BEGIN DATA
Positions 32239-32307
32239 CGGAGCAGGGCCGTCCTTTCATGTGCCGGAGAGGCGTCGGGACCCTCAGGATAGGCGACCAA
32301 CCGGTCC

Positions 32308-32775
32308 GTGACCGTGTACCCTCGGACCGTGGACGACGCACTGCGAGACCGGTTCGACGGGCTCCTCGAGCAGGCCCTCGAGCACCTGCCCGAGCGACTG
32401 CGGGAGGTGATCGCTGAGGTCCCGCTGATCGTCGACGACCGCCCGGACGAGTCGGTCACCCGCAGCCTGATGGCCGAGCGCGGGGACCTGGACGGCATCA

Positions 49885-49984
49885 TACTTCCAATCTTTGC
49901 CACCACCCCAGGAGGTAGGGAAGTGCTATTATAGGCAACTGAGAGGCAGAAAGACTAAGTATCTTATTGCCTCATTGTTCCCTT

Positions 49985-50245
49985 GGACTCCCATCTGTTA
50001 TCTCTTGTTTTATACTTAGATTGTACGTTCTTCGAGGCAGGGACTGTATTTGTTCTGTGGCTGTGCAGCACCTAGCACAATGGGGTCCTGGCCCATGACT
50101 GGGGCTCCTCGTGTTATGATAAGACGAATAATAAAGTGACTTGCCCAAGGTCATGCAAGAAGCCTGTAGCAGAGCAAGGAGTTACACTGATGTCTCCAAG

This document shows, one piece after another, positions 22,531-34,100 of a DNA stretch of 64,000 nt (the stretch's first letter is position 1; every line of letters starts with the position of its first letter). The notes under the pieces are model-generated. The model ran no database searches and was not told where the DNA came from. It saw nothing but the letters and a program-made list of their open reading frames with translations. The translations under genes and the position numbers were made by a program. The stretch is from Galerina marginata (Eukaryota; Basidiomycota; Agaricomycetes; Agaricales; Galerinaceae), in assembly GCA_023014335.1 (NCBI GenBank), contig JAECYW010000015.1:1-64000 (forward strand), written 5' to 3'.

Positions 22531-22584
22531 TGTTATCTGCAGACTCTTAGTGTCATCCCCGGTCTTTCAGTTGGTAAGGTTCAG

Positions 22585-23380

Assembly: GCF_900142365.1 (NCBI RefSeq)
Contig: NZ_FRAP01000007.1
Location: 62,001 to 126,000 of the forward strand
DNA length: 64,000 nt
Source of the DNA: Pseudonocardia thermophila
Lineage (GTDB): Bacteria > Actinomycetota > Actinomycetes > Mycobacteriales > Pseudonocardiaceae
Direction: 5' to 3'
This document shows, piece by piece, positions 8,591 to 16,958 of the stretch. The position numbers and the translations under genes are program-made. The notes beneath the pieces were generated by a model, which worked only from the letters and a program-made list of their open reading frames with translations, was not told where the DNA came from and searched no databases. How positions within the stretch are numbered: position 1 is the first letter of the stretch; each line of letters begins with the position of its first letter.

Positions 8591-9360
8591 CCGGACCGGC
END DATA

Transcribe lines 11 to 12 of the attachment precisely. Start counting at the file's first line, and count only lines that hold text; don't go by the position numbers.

49985 GGACTCCCATCTGTTA
50001 TCTCTTGTTTTATACTTAGATTGTACGTTCTTCGAGGCAGGGACTGTATTTGTTCTGTGGCTGTGCAGCACCTAGCACAATGGGGTCCTGGCCCATGACT